How to Fill a Larger College Tuition Gap: Clarify Your Options

Student loans can make your academic dreams attainable. Unfortunately, the financial aid letter can come short of affording your top-choice school. Know the details regarding all of your financial options to avoid borrowing heavily. Having a secure cosigner is a great way to potentially lower your loan interest rate and therefore your overall loan payments.

Before we dive into the details of adding a cosigner, let’s start at the beginning of the student loan thought process.

Thinking about student loans…

First, note that college loans should be the last resort, not the first option. Before researching loan options, utilize existing college savings to help cover the cost.

Next, look for free money: grant, scholarships and gifts. Utilize this free tool to search for over $10 million in student scholarships nationwide.

Finally, determine if you, or a parent, are able to make room in your budget to cover the cost through a payment plan. Many colleges offer various payment plan options which allow you to pay the balance over the course of the academic year.

When these three methods exceed the total cost of attendance, no loans are necessary. If there is a gap between expected costs and the available resources, then it’s time to consider different loan options. For most students, the Federal Loan program is the best option because of the offered interest rate and repayment terms. However, there is a cap on the amount that can be borrowed. You can read more about the types of federal student loans here.

In the case where there is still a financial gap remaining after taking out federal loans, the next step would typically be to pursue a private student loan.

Stay informed with a larger financial gap…

Let’s take a look at a Federal PLUS Loan. A Federal PLUS loan is a parent loan, not a student loan. Parents with marginal or bad credit may be eligible for a Federal PLUS loan. Become informed about a Federal PLUS Loan before deciding to take that route.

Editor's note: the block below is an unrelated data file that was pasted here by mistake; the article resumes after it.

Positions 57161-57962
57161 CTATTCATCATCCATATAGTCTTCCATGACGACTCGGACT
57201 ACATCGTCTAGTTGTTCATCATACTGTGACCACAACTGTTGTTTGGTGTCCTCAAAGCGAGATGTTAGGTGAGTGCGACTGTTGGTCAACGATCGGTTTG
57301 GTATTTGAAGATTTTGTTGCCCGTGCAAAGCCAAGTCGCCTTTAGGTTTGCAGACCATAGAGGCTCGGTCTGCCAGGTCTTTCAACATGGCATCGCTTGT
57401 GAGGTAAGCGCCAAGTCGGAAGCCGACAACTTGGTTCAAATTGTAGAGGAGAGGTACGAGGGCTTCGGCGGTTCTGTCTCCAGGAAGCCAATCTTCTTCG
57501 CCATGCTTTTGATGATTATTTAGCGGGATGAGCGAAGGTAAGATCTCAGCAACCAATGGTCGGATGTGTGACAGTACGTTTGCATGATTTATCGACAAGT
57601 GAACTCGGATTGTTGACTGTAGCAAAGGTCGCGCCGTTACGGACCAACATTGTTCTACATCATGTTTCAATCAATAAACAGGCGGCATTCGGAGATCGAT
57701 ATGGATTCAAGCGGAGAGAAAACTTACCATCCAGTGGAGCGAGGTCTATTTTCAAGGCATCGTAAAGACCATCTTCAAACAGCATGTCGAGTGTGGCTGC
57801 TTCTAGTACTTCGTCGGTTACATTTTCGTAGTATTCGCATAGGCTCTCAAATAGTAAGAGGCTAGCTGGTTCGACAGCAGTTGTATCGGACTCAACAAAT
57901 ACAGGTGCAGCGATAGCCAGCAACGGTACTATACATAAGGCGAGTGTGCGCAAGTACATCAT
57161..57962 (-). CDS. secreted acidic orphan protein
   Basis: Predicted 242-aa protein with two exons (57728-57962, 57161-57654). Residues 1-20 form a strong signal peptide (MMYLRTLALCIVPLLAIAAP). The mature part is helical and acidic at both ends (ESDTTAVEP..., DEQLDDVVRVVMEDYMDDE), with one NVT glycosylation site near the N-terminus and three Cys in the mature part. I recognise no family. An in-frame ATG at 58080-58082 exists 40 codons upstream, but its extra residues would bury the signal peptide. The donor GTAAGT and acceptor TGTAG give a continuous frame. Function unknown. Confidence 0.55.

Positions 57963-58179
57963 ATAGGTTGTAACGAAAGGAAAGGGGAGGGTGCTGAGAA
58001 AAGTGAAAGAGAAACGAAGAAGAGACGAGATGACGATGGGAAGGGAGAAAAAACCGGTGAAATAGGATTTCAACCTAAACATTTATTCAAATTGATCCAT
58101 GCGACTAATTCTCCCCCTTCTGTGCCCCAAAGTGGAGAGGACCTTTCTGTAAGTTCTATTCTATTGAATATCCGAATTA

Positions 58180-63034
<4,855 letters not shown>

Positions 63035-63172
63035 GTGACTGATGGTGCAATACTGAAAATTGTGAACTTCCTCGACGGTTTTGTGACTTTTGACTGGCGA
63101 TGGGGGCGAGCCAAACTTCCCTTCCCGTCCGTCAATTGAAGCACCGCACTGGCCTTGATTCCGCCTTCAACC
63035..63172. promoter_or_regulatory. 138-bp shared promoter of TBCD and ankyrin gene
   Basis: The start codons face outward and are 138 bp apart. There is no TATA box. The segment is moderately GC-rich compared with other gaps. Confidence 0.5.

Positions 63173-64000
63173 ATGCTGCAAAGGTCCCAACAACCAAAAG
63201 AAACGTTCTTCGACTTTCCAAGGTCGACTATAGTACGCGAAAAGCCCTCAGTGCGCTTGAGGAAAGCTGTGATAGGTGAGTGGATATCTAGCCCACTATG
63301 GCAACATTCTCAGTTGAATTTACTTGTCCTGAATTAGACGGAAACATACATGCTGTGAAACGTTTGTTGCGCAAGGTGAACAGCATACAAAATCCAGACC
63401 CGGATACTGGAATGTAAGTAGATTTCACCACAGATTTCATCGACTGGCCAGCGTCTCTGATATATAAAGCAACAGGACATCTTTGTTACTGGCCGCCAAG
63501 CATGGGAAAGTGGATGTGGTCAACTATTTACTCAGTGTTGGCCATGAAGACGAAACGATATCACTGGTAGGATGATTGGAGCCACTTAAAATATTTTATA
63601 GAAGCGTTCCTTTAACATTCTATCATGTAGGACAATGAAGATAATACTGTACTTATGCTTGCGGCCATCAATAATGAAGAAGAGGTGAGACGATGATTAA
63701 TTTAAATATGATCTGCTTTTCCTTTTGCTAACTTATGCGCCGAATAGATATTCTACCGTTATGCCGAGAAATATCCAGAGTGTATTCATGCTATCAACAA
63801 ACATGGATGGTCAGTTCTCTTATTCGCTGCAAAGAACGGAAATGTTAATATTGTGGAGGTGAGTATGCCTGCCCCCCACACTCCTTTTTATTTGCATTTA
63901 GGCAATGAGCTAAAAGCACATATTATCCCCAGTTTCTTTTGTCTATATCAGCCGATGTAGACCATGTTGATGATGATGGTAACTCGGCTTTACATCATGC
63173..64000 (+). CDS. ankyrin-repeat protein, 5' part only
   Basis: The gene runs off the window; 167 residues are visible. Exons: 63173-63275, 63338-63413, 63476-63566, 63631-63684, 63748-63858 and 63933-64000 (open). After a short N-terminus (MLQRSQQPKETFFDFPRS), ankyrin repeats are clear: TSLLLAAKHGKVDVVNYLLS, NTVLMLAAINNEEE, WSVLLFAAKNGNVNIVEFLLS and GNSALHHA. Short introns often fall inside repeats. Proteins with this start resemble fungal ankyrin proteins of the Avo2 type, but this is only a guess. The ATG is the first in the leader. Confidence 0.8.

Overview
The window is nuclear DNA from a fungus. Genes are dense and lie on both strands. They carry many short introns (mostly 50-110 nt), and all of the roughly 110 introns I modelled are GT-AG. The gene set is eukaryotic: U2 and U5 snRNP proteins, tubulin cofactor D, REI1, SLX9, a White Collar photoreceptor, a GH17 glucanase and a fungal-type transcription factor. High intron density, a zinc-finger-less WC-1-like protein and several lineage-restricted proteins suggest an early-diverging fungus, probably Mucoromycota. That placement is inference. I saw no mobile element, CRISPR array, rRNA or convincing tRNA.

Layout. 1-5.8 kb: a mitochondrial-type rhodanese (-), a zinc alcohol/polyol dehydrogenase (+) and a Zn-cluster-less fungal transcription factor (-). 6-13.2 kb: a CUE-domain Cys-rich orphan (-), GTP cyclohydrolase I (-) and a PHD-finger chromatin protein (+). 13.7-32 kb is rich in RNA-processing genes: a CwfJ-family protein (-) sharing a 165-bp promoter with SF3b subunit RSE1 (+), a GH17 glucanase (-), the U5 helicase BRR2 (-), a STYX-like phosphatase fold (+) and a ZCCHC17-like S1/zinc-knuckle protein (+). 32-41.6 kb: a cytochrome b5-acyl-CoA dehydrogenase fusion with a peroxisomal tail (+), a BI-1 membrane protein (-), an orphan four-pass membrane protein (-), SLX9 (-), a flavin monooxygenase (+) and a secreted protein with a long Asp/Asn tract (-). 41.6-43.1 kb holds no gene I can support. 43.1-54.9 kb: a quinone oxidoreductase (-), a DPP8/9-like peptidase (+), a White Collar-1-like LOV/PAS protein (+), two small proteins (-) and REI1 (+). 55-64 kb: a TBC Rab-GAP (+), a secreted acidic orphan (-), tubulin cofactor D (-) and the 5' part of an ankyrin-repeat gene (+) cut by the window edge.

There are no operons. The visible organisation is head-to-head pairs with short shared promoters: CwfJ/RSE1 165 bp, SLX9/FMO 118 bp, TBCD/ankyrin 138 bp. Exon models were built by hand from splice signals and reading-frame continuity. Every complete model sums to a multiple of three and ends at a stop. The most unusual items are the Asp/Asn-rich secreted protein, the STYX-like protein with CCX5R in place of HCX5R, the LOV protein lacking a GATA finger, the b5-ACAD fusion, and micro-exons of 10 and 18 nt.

The credit analysis used to approve a PLUS loan is minimal and the amount that can be borrowed is very high. This means it’s possible to borrow more than you can afford to pay back.  This loan also has an origination fee of 4% or more.

Let’s take a look at the repercussions of pulling retirement savings for college tuition. Every dollar you withdraw from your retirement account is one less that can earn interest, dividends, or appreciate to grow your retirement savings. Just as young families are instructed to start saving early to benefit from compounding interest, older savers should avoid touching the nest egg because time to grow the account is becoming smaller.

Taking the cosigning route…

Many parents with good credit can receive substantially lower interest rates on private loans than from the Federal PLUS program. The best option to overcome the tuition bill gap is to co-sign a private student loan with a co-signer release. Many private loans now have a feature to permit you to be dropped from the loan once the student establishes their own good credit.

With this type of college borrowing, a parent can effectively lend their established credit profile to their child. Now, the student can be approved for a loan when they otherwise would not qualify. Once a good repayment record on the loan is established, the student should contact the loan provider to release the co-signer from future payment obligations.

Remember to exhaust all other financing options before taking out a student loan. If necessary, make a note to research available loan options to find the best solution for your financial future.